Wednesday, 7 June 2017

Trace route application of ICMP


If you have missed out my earlier post on ICMP, you can check it out here. In my previous post, I have explained in-depth about ICMP.
Now coming to traceroute application of ICMP. This is one the most interesting application of ICMP. You can have hands on experience with this. Before I begin explaining how it works first let's see what is it?

What is traceroute?

I know the answer to this question is very simple but believe me, this thing is important and has a lot of applications. So just for the sake of completion, I will answer what is traceroute.
Traceroute is a computer network diagnostic tool for displaying the route (path) and measuring transit delays of packets across an Internet Protocol (IP) network. 
There is one another alternative to traceroute, it's called as record route. But unfortunately, this command is not for all. It can be used by network administrator only. You might get the doubt that when both the commands do the same thing then why record route is not allowed for the general public. It's because traceroute is not reliable as compared to record route which gives accurate results. Traceroute is a way of cheating the routers and the destination for getting the information. You will understand this more clearly once you understand how traceroute works?

Now let's find out how to use traceroute command. The usage of traceroute depends on your operating system. Different operating systems have different commands to trace the route.

If you are using a Linux-based system, it's simply traceroute. If you are using windows it's tracert. The following snapshot is from Ubuntu, which shows the traced route of When you type the command: traceroute this is what is showed in Ubuntu.
The command gives the IP addresses of all the hops/routers which it crossed to reach Google server. It also shows the respective time taken to reach these routers and
There is a lot of information given by this traceroute command, but for the time being, I want you to remember the last 3 words of the first line i.e 60-byte packets. You might get the doubt that why is it packets instead of a packet. I will explain it clearly and in-depth. In fact, that line forms the basis of our tutorial.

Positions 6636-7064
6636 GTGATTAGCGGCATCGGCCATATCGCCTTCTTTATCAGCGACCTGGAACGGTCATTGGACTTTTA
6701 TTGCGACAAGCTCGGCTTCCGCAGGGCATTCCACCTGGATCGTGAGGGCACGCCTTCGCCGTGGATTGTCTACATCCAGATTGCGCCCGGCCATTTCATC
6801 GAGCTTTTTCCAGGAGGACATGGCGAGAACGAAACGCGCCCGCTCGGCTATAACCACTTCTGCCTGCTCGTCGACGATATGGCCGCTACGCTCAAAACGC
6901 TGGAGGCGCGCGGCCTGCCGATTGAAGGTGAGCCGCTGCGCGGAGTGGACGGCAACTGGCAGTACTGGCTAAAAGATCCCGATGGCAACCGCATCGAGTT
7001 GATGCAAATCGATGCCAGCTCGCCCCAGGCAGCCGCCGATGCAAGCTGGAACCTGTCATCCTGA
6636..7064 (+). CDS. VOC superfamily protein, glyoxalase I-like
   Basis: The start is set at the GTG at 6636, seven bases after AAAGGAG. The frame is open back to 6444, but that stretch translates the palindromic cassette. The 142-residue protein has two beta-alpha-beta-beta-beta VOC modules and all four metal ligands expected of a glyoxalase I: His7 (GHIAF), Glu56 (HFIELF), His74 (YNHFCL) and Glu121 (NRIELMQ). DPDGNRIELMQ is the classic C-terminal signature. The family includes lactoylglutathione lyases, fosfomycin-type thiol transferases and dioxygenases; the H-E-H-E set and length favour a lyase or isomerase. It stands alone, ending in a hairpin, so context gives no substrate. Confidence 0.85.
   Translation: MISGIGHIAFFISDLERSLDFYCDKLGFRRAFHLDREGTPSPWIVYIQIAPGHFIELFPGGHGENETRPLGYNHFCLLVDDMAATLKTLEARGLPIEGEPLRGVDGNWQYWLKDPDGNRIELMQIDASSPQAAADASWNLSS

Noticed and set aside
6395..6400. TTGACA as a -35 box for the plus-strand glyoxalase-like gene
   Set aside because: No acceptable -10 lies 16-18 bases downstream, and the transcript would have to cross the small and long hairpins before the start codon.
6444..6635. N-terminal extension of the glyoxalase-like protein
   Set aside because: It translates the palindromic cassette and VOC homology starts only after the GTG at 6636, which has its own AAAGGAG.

Now let's come to the most interesting part of our tutorial, which is how it is done?
Whenever a user gives the traceroute command, the machine initially creates an IP packet. The IP packet contains two very important things inside it. First, the UDP packet with dummy port number and second, an ICMP packet. You will come to know why is it so?
The TTL for the first IP packet is kept as 1. It means that this packet can travel at most 1 hop before it is discarded. So now when this packet crosses 1 hop (i.e the source itself), it reaches router R1 and it's discarded. The router sends back an IP packet embedded with an ICMP packet. The ICMP contains the information like who discarded the packet? why it was discarded? when it was discarded and so on. When this packet reaches the source S, it will give away all this information to S. So now source has the IP address of router R1 which was on the way of the packet.

Now source creates one more IP packet with the same content but with TTL = 2. TTL = 2 means this packet can cross at most 2 hops (including source). Whichever router finds that its TTL = 0, that router will discard it and send back ICMP packet to the source. In this case router R2 discards the packet and sends back an IP packet with an ICMP packet inside it. Now source gets the IP address of the second router.
Similar things happen with router R3 and R4 and source find out there IP address also. The problem is how do we make the destination send an ICMP to us. Remember, if a packet reaches the destination with TTL >= 0 it is accepted by the destination. This is tricky right? 

This is where our UDP packet comes into the picture. I told you we will send a UDP packet inside IP packet with dummy port number ( a port number which is invalid). That dummy port number will help us here. Now when the source sends an IP packet with TTL = 4. The packet crosses all the routers and reaches the destination with TTL = 0. Destination D can happily accept it. But before accepting the packet at the transport layer, D checks to which port number this packet has to be delivered. It finds out that there is no such port number as mentioned in the UDP packet.

Now destination discards the packet and sends back an ICMP to source S. This packet include IP address of destination along with other relevant information. So finally source gets the IP address of destination as well.
After getting all the IP addresses, the traceroute program gives us the output as shown above. 

But if you remember I told you that traceroute is not 100% reliable when compared to record route. Can you tell me why is it not reliable? You can give it a try. Or ping me if you need any explanation on this.

As always thank you for your time. If you have any doubts regarding this or any of other tutorials you can always send me a message. Or even better, put it in the comments section below. 
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